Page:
Talk it up in English loudly and get yourself a free meal!

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Eating tuna sashimi last night, my friend Diana and I were thinking nothing, but our next topic of gossip or update from back home. Out of no where, the drunk guy to our side excuses himself and asks us something like “where are you from” in Korean.  Even though we were speaking 100% English, he took a chance we could speak Korean.  He was lucky — both Di and I have been here for 2 years and 15 months respectively and our skills to maneuver around this country has gotten pretty good…

Well, he goes onto say how it was “destiny” or a “chance opportunity to meet us both” having just eaten right next to us because his firm was looking for a Korean American or what we call “Kyopo” or spelled sometimes “Gyopo.”  The reason is that they had one helping them out teaching them English once a morning for an hour — possibly once a day for a million won a month.  It comes out to about 50,000 won an hour.  In my opinion, that’s a minimum one should ask for for limited amount of time in a corporate setting.  You have to commute there and so it actually reduces down to to less than that per hour.

Nevertheless, he goes on with the fact this guy who was teaching them just up and left one day & didn’t answer his cell phone after he bolted.  I think he went onto say that the phone number wasn’t even working.  Well, if he’s right, this person that helped them was a tool.  I have a somewhat biased opinion of Korean Americans in Korea under 27 or 28…they are mostly here to go out nightly and for the fun for the most part.  I’ve met very few mature enough to handle more than just a daily job or able to take on a decent amount of responsibility minus one of my manager coworkers.  He’s actually an anomoly in how mature he is.  However, most want to party more than anything.  So, it didn’t surprise me that some Korean American/Canadian would do that at the age of 26 or so.  It sounds like I’m some “old fogie” who says “When I was young…” but it’s so true despite the potential stereotypes it may create.  It’s not evil, but relatively true.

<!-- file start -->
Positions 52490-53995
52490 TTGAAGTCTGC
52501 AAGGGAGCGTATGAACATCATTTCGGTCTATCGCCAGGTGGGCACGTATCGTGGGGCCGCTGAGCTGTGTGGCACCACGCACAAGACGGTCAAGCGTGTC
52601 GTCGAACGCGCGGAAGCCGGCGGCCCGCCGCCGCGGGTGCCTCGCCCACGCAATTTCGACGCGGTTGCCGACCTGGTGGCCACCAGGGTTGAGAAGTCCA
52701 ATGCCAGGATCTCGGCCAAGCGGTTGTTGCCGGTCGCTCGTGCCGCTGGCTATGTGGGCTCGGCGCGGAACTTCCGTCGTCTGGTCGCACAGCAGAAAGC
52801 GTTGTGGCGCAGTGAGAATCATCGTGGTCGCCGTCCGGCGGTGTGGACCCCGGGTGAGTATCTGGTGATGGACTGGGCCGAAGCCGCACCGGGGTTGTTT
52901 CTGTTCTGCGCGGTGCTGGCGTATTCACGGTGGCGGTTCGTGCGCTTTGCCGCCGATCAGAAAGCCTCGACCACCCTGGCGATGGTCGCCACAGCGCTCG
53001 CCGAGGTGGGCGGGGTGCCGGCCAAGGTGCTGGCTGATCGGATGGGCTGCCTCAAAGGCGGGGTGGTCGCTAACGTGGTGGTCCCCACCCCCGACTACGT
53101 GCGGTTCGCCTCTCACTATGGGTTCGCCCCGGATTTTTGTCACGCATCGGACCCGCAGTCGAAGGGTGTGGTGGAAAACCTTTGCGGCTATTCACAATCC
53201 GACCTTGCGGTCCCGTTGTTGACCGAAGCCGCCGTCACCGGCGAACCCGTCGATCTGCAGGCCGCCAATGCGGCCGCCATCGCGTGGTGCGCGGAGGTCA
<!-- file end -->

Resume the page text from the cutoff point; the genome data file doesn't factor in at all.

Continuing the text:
Anyway it was great catching up with Di and we got a free meal out of it since he said while walking out that he felt so great about meeting us that he would pay for our 70,000 won meal I was planning on getting for Di since she was so gracious in getting us last time.  Well, I’ll follow up with the guy later to see if I can point him out to some good resources.  While a little obnoxious, he was incredibly friendly & didn’t hassle us all night.  However, it was definitely funny someone could just pick up on our English, start networking with us & drop the close to hundred bucks for our raw (and mostly frozen) tuna dinner.   Actually, the 2nd serving of tuna was incredibly tender — I guess they start with the less than appealing stuff first.  😉

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Filed under Advice, ESL, Humorous, Interesting..., Korea life, Legal, Random thoughts

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